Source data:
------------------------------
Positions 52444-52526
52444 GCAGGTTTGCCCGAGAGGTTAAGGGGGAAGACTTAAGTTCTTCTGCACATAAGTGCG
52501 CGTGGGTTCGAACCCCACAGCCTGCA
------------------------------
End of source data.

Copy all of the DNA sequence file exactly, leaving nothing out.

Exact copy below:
Positions 52444-52526
52444 GCAGGTTTGCCCGAGAGGTTAAGGGGGAAGACTTAAGTTCTTCTGCACATAAGTGCG
52501 CGTGGGTTCGAACCCCACAGCCTGCA